Toughness- In Mind and Body
Always keep a positive attitude and fight to the end. Avoid talking to people who want bring you down or complain about their own shooting at a tournament. Compete with heart and remember the things you did right the last time. The nice thing about practical shooting is you (for the most part) have control of the outcome. Remember there will be times where you shot fine, but someone else did better than you that day or the circumstances just did not work out in your favor. That is the nature of competition and it happens. Everyone wants to win but with the right training and mental preparation you will get the results you want more often than not.

No Excuses
Realize the hardest worker will win most of the time. It is not because the winner has it better than you or is sponsored or any other excuse made by the losing party. If you win or lose by a hundredth of a point or ten percent, those are the results and you must accept it for what it is. Once you are into competition expect to take a hit every once in a while. So long as you learn from your mistakes you’ll bounce back and be stronger next time around. Enjoy the times you do win but get back to work the next day after getting that trophy. You are only as good as your last match.

Compete To Be Better
If you are new to competition and pistol shooting, concentrate on one area until you are comfortable then branch out to new challenges. It is especially important to become familiar with your gear. Find one gun you are happy with and stick with it for a while. Shoot as many matches as you can to get the experience needed to grow. When you are in a competition, stay within the limits of your ability. No one cares about how bad you may think you are doing. Shooting too fast or out of control will accomplish nothing. I see this happen often with competitors who are in a squad with others in a higher classification. Ignore the cadence of others and pull the trigger only when you are ready. Think about what you need to do and no one else. Just shoot the best you can. With time and practice you will move up to a higher level.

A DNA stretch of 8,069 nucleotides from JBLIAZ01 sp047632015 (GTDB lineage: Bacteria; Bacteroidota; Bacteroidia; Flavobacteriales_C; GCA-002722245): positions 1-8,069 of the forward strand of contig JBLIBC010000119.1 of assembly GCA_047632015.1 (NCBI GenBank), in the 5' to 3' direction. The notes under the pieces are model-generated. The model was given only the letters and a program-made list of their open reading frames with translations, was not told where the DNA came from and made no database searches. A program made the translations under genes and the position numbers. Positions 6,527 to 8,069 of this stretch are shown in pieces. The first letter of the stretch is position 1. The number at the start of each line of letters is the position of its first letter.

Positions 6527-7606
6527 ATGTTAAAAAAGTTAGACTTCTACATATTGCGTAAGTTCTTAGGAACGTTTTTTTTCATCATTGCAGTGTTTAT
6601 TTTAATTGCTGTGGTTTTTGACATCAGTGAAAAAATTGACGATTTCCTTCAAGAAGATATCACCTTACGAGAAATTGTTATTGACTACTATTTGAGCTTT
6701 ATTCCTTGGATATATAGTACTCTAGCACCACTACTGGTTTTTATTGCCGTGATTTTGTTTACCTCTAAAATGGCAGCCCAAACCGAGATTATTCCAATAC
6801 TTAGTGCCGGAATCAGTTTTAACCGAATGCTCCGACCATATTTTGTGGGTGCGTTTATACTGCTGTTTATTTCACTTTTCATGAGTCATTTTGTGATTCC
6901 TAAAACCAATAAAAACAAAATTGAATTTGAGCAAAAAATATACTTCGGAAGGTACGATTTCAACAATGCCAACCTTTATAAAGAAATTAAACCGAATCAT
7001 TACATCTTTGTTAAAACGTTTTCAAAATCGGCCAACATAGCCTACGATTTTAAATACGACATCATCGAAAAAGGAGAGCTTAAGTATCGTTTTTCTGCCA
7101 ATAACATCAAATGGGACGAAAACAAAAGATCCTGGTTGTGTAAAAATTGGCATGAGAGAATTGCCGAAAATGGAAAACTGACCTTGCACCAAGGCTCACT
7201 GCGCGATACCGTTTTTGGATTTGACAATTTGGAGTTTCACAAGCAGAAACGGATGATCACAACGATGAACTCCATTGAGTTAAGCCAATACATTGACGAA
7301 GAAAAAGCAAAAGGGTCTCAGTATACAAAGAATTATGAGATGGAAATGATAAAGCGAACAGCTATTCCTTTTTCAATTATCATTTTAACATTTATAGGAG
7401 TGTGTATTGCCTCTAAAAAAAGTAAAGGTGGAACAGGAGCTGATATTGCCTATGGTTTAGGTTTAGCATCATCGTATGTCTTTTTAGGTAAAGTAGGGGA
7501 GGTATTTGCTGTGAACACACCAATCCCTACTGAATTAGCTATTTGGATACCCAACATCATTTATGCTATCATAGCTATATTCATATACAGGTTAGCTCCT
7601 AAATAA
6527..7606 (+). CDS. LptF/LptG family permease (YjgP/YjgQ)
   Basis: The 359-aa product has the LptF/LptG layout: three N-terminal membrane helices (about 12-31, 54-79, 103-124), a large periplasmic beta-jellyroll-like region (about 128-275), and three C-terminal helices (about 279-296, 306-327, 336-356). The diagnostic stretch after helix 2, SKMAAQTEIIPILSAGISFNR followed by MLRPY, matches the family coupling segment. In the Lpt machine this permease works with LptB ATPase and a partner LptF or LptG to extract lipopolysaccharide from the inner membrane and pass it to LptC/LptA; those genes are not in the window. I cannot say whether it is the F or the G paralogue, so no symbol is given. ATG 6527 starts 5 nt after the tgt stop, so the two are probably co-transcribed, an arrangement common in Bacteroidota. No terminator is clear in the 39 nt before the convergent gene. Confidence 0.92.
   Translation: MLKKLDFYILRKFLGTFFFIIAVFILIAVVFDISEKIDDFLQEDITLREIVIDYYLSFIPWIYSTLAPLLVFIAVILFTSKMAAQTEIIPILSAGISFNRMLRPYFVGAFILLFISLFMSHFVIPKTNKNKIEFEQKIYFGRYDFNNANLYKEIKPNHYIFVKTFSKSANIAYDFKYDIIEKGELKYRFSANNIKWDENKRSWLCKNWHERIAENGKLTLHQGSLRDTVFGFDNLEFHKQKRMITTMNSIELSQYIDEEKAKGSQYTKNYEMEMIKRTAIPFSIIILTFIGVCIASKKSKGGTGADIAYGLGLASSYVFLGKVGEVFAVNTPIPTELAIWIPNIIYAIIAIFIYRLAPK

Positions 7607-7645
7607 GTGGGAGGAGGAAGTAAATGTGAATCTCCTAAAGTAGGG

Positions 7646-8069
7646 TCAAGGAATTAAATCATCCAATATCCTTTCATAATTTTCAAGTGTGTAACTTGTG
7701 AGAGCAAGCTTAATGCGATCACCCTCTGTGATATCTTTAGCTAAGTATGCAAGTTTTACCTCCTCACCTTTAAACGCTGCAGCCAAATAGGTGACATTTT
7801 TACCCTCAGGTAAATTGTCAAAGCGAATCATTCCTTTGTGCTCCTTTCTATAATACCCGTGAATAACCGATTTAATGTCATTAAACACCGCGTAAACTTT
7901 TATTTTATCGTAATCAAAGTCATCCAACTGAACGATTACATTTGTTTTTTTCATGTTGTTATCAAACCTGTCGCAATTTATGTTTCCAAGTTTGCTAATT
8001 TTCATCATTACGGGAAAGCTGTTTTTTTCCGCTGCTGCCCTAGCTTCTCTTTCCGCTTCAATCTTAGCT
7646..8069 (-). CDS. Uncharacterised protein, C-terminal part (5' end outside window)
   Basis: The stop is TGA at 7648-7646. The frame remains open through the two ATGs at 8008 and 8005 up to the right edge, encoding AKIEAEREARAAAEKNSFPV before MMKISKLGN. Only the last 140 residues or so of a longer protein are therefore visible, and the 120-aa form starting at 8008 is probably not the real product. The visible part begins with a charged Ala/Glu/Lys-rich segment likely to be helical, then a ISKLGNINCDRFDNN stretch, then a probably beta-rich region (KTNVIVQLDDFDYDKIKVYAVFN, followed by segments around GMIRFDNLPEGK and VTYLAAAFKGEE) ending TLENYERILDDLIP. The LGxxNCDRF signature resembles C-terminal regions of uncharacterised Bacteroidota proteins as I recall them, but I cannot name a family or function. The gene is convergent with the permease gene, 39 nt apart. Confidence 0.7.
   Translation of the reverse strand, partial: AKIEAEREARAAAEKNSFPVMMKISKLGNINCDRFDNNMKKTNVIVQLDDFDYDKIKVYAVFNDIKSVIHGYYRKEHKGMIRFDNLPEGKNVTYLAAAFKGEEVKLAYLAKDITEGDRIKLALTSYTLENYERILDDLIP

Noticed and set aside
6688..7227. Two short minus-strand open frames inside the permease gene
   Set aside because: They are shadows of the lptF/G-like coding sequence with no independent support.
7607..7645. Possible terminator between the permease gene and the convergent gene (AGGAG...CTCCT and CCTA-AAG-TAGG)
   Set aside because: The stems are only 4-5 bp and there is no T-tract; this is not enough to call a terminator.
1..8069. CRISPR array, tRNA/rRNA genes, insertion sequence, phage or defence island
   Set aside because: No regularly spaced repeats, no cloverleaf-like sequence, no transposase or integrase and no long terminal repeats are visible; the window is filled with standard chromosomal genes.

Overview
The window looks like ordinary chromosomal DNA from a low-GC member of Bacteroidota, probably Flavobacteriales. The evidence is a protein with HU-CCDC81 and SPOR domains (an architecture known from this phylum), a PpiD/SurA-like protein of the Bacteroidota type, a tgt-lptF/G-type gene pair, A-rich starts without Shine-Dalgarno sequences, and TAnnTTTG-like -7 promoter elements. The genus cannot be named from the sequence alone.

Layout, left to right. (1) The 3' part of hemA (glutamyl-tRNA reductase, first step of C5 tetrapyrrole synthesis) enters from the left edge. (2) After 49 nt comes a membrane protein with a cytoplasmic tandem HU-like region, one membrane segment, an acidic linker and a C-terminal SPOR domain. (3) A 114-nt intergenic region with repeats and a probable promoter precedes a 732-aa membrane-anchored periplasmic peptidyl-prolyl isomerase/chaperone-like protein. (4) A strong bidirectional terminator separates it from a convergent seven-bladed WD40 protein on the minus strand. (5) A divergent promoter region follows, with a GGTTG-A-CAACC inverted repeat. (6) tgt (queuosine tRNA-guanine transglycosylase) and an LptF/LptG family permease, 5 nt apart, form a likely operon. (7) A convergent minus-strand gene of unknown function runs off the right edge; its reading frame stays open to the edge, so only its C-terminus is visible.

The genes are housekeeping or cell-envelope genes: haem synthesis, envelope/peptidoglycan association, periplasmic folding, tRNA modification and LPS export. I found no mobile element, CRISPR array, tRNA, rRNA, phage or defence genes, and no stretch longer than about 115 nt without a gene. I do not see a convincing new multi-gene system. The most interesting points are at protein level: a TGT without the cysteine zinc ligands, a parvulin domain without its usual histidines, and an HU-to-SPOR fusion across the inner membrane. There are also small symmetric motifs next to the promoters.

While practical shooting is not entirely physical it will only benefit you to be in shape. This is especially true when competing in hot weather and consecutive days of shooting.

Find a sport or other physical activity you enjoy and find a way to fit it into your schedule. I love to shoot but I also love the game of hockey. It is a sport my father introduced to me and my three brothers at a young age. As a kid I had a passion to play goal and spent most of my time there but through the years I also played forward and defense. Currently I skate as a defenseman in two ice hockey leagues in Atlanta so I get plenty of ice time each week, usually between 30-40 minutes a game. Along with skating 2-3 times a week I work out at least three times a week at home using elliptical machines and free weights.

For me, part of being mentally prepared is to know I can handle multiple days of shooting without tiring. Keeping this fitness schedule is as important to me as regular shooting practice.

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